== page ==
Authors: Elwood PC, Whitmarsh A, Gallacher J, Bayer A, Adams R, Heslop L, Pickering J, Morgan G, Galante J, Dolwani S, Longley M, Roberts ZE

Abstract
Context: UK Biobank is a prospective study of half a million subjects, almost all aged 40-69 years, identified in 22 centres across the UK during 2006-2010.
Objective: A healthy lifestyle has been described as 'better than any pill, and no side effects [5]. We therefore examined the relationships between healthy behaviours: low alcohol intake, non-smoking, healthy BMI, physical activity and a healthy diet, and the risk of all cancers, colon, breast and prostate cancers in a large dataset.
Method: Data on lifestyle behaviours were provided by 343,150 subjects, and height and weight were measured at recruitment. 14,285 subjects were diagnosed with cancer during a median of 5.1 years of follow-up.
Results: Compared with subjects who followed none or a single healthy behaviour, a healthy lifestyle based on all five behaviours was associated with a reduction of about one-third in incident cancer (hazard ratio [HR] 0.68; 95% confidence intervals [CI] 0.63-0.74). Colorectal cancer was reduced in subjects following the five behaviours by about one-quarter (HR 0.75; 95% CI 0.58-0.97), and breast cancer by about one-third (HR 0.65; 95% CI 0.52-0.83). The association between a healthy lifestyle and prostate cancer suggested a significant increase in risk, but this can be attributed to bias consequent on inequalities in the uptake of the prostate specific antigen screening test.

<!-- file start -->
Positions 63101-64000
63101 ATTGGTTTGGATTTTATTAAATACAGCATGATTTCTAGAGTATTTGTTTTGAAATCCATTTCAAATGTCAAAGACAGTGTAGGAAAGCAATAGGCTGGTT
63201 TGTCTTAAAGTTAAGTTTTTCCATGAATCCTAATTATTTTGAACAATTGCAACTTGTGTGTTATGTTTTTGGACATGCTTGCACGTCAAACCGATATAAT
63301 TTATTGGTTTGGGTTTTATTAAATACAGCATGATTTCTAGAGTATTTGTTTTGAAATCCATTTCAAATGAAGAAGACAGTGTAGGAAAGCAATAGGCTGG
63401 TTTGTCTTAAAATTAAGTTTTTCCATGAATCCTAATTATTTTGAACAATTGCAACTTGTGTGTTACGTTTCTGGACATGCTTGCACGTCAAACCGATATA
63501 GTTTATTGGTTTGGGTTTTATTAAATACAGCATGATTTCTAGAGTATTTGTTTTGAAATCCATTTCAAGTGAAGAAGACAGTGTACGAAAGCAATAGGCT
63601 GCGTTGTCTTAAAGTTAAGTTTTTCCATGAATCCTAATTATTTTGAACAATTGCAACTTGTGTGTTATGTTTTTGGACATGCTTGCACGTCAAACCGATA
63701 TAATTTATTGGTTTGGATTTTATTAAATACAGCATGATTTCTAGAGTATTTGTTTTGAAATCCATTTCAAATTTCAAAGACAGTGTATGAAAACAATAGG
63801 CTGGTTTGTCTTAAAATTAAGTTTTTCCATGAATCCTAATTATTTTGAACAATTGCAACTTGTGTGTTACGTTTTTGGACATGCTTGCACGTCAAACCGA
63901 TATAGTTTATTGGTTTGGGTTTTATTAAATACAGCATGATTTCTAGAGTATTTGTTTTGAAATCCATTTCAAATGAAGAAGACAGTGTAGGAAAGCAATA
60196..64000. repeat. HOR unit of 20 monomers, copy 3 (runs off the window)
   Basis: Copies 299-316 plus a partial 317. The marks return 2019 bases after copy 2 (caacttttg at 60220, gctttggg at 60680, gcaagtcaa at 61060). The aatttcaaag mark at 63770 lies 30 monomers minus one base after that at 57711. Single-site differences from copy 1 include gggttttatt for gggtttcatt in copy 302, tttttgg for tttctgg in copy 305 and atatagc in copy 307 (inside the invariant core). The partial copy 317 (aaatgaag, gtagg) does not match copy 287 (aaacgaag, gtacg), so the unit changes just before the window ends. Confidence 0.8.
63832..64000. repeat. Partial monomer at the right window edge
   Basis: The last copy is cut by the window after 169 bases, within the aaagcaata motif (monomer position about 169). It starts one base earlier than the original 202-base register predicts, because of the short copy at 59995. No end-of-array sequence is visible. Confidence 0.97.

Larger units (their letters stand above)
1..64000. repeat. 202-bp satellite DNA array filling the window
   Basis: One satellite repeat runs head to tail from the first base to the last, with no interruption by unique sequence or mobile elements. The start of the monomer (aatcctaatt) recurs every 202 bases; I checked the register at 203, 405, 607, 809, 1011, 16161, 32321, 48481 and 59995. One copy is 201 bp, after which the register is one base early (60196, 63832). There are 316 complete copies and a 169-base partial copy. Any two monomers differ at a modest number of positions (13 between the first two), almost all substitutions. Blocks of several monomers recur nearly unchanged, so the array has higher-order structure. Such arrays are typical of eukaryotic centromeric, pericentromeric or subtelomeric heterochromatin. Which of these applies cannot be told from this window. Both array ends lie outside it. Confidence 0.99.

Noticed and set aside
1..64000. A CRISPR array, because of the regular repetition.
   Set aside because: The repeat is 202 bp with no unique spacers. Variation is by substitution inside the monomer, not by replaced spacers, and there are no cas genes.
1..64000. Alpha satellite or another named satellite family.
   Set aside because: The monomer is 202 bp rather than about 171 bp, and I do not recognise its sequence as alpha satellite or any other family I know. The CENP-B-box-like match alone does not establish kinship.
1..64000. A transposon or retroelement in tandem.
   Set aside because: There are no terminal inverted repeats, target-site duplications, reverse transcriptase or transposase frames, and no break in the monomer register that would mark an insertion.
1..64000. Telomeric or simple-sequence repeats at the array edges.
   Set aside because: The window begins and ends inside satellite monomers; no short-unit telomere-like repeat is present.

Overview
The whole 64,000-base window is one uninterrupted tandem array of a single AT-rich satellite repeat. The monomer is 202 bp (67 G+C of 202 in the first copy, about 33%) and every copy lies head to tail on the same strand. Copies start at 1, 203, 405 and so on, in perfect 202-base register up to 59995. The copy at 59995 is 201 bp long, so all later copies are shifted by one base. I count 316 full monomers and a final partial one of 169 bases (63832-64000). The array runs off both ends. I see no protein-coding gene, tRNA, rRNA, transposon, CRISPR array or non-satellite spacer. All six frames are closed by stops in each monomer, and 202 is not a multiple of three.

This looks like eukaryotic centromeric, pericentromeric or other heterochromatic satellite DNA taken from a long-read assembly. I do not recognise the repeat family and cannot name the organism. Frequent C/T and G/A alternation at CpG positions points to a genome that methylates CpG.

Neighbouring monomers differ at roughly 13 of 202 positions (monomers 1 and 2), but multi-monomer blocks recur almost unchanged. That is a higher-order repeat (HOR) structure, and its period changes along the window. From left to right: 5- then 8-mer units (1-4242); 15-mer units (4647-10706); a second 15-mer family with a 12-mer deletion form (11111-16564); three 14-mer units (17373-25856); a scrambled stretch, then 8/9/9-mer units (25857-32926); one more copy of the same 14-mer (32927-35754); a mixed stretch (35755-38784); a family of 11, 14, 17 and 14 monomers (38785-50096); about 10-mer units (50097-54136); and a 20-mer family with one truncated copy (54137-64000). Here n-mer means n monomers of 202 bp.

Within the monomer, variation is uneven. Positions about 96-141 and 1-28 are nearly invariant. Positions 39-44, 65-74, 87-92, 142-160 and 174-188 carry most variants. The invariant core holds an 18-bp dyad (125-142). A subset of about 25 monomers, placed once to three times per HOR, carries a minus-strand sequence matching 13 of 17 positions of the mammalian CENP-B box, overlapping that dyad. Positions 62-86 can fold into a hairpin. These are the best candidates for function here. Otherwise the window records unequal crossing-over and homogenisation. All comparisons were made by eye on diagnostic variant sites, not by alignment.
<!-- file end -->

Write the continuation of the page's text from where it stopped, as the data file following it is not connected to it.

Conclusions: Taken together with reported reductions in diabetes, vascular disease and dementia, it is clearly important that every effort is taken to promote healthy lifestyles throughout the population, and it is pointed out that cancer and other screening clinics afford 'teachable moments' for the promotion of a healthy lifestyle.

PMID: 29434658 [PubMed]

Correction: Long-term intra-individual reproducibility of heart rate dynamics during exercise and recovery in the UK Biobank cohort.

Tue, 02/13/2018 - 21:30

Correction: Long-term intra-individual reproducibility of heart rate dynamics during exercise and recovery in the UK Biobank cohort.

PLoS One. 2018;13(2):e0193039

Authors: Orini M, Tinker A, Munroe PB, Lambiase PD

Abstract
[This corrects the article DOI: 10.1371/journal.pone.0183732.].

PMID: 29432496 [PubMed - in process]

The Japanese Society of Pathology Guidelines on the handling of pathological tissue samples for genomic research: Standard operating procedures based on empirical analyses.

Tue, 02/13/2018 - 21:30

The Japanese Society of Pathology Guidelines on the handling of pathological tissue samples for genomic research: Standard operating procedures based on empirical analyses.

Pathol Int. 2018 Feb;68(2):63-90

Authors: Kanai Y, Nishihara H, Miyagi Y, Tsuruyama T, Taguchi K, Katoh H, Takeuchi T, Gotoh M, Kuramoto J, Arai E, Ojima H, Shibuya A, Yoshida T, Akahane T, Kasajima R, Morita KI, Inazawa J, Sasaki T, Fukayama M, Oda Y

Abstract